What Is Your Trading Style?
As an investor, you approach building your investment portfolio differently than others do. Today, more people manage their own portfolios […]
As an investor, you approach building your investment portfolio differently than others do. Today, more people manage their own portfolios than before. This is because online brokerage firms are replacing traditional brokerage houses. Online brokerage firms often offer lower trade and administrative fees, more perks and as much educational information as their traditional brokerage counterparts. One service more investors are receiving as they transition to online brokerage firms is education to help them find their personal trading style. As an investor, discovering your personal investing style can help you capitalize on your trading strengths.
Trading Style Explained
Different theories exist to explain trading styles. Some theories focus on risk tolerance, others on trading types. Still other theories look only at personality. The best way to approach finding your trading style is to look at a combination of personality, risk tolerance, investment goals and interests or passions. This way, you can design a personal investing strategy that best reflects your investment goals. You can also make the best use of share market news that comes your way and seek out the necessary information to grow your portfolio.
4 Trading Styles
There are four main trading styles that may resonate with you. There can be some overlap between these styles. Your personal trading style can be influenced by where you are in your income earning lifecycle. As your retirement date approaches, you may find your trading style shifting to accommodate changing goals.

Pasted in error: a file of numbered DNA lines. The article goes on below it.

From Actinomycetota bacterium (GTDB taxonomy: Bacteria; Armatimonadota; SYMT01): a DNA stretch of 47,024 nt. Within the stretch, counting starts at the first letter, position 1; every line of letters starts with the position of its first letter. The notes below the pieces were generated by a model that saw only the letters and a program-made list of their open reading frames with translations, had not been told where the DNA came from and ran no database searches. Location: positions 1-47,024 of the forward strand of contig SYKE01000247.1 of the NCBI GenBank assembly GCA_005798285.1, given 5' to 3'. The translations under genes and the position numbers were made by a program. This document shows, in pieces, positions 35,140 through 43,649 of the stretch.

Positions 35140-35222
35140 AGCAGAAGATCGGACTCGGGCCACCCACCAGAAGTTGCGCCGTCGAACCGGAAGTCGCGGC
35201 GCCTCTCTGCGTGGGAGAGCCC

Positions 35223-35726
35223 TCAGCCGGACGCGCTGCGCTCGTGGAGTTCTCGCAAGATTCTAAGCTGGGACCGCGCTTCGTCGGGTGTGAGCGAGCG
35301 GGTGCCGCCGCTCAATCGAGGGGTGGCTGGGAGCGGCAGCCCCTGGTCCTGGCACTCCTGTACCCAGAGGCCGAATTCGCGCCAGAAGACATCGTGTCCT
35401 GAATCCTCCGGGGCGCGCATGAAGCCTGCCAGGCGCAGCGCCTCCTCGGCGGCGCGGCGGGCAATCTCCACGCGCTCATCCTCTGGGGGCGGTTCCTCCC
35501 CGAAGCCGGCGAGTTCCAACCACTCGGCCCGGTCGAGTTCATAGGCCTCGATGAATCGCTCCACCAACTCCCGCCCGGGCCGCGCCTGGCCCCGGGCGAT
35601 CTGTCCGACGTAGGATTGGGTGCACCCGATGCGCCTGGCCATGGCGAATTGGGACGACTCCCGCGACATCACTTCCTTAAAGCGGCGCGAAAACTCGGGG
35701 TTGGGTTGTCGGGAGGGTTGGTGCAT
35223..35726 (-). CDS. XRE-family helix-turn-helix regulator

- Risk trader. As a risk trader, you exhibit a high tolerance for risk, which is defined as an ability to successfully withstand the tension of making investments where the shelf life is short and the outcome is difficult to predict. If you gravitate toward riskier investments like emerging markets, real estate, fast-moving commodities, futures, hedge funds and gambling, you may be a risk trader. Risk traders have a personality and temperament that enjoys the adrenaline rush of competing and taking risks.
- Day trader. As a day trader, you have more patience to see a task through completely. You desire to start and finish a trade in the same day. You may notice that longer trading life cycles are frustrating for you because you feel anxious about the “carryover” from one day to the next as you wait to see the result. So your risk tolerance is still high as a day trader, but you want to see results before the day ends.
- Swing trader. If you are a swing trader, you have a more patient temperament than a day trader or a risk trader, but you still want a fairly quick resolution to your trade decisions. You may choose a mix of very short and mid-term investments such as stocks mixed in with some mutual funds and longer range commodities. As a swing trader, you have a median risk tolerance. Your portfolio is likely a mix of higher and lower risk investments.
- Position trader. Position traders are models of patience and vision in the investing world. As a position trader, you excel when you select long-term investment options like stocks and mutual funds. These can be quite volatile in the short term but tend to deliver stable profits over the long term. You remain calm when the market fluctuates. You have the vision to foresee market turnarounds when your risk trader, day trader and even swing trader colleagues are folding.
Once you find your trading style as a risk trader, day trader, swing trader or position trader, you will be better equipped to target your areas of strength and build a profitable portfolio that uniquely reflects your passions, priorities and retirement goals.
About the Author: Mark Chow began building his portfolio through day trading. He later discovered his unusual patience made him ideal for position trading. His portfolio tripled after he adjusted his personal strategy toward position trading.